(Bureaucrats not being bureaucratic with themselves)
Half of the local water-service authorities in Mpumalanga believe they comply with government standards for drinking-water quality, but only a quarter of them actually monitor it, according to an unpublished report commissioned by the water affairs and forestry department.
Water-service authorities are responsible for providing safe drinking water to the country.
Officials have not ruled out contaminated water as the cause of the deadly typhoid outbreak that has rocked Delmas in Mpumalanga, claiming at least four lives.
Many other towns are struggling to maintain safe water supplies.
The small town of Chrissiesmeer was forced to cut off drinking water to 8000 inhabitants following the discovery of e.coli bacteria, which causes diarrhoea, in one of the towns reservoirs.
Water Affairs Minister Buyelwa Sonjica revealed during her budget speech that 63% of municipalities could not confirm that they met guidelines for drinking-water quality, but at the time neither she nor her officials provided further details.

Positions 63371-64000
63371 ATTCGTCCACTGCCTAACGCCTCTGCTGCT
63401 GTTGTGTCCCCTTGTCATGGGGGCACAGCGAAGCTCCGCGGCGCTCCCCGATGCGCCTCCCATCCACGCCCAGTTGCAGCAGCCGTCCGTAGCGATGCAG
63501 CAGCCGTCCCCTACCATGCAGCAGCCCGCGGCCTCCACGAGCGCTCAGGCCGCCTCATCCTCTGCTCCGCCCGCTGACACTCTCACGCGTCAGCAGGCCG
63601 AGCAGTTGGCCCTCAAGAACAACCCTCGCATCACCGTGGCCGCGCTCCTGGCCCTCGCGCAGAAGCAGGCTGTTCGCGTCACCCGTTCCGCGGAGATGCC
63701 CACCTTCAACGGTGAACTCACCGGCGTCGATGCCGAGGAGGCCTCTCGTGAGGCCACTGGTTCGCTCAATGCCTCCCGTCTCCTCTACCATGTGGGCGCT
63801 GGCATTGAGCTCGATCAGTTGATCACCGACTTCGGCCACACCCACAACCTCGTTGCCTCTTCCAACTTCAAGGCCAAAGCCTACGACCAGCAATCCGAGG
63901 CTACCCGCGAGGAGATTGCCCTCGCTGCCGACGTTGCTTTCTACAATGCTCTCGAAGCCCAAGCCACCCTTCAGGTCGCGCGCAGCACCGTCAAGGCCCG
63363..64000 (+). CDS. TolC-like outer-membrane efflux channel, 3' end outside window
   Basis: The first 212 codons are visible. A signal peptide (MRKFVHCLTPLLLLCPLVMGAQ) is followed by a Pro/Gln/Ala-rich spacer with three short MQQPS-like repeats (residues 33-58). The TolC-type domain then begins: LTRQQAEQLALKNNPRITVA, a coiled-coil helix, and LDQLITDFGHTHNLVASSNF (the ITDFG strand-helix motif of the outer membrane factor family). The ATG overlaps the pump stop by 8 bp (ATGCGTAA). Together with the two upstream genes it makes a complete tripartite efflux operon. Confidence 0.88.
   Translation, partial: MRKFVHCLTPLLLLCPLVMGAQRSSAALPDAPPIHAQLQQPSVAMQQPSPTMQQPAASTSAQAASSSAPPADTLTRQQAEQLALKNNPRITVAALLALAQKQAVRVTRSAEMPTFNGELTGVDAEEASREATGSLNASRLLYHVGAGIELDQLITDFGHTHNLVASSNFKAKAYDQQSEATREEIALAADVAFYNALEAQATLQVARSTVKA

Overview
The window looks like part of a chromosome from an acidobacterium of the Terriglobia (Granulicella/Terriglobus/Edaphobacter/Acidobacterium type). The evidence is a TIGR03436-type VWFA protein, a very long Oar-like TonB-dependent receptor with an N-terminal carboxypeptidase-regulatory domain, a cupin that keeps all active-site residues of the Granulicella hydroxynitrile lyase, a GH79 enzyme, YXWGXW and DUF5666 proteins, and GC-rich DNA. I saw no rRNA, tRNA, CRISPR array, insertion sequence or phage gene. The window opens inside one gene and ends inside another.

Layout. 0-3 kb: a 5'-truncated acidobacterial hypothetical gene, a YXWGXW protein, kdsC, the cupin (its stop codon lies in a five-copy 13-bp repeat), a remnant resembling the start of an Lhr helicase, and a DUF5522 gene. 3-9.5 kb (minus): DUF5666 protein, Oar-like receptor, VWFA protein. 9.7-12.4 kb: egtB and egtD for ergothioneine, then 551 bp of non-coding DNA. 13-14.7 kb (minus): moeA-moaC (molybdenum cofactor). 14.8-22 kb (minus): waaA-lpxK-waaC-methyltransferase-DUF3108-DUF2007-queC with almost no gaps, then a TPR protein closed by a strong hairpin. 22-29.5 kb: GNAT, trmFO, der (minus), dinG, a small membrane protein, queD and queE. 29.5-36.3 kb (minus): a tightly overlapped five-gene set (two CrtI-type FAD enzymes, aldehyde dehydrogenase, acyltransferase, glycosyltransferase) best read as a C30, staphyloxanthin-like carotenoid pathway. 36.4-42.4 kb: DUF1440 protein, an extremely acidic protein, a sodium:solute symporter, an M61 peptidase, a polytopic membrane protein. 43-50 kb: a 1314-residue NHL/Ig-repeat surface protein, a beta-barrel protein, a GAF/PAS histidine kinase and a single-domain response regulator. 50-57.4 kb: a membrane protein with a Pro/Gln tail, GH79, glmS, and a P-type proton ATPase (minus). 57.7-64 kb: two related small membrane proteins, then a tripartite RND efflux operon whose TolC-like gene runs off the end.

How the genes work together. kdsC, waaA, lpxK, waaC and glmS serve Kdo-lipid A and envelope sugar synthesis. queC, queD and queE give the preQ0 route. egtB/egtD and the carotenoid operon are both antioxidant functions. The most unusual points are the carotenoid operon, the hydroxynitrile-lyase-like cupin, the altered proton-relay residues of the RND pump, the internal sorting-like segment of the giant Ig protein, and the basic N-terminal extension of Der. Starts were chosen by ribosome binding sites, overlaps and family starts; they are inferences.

Based on the self-assessed performance of SAs 170 water-service authorities, research found 61per cent of them perceived their drinking water to be of good or ideal standard, yet only 58 per cent regularly monitored it.
Only half met the South African Bureau of Standards quality guidelines for drinking water.
In Eastern Cape only six out of 17 authorities said they monitored the quality of drinking water.
By contrast, in Free State, 20 out of 21 said they regularly tested drinking water.
The problems were largely confined to rural areas, with Ekhurhuleni the only metropolitan area failing to make the grade.
Weaknesses include insufficient monitoring and evaluation systems, a lack of effective water treatment and a poor management culture, the report says.
Source:Tamar Khan Business Day 22 September 2005
For text: http://www.businessday.co.za/articles/topstories.aspx?ID=BD4A94593
FMF Policy Bulletin/ 27 September 2005,/I>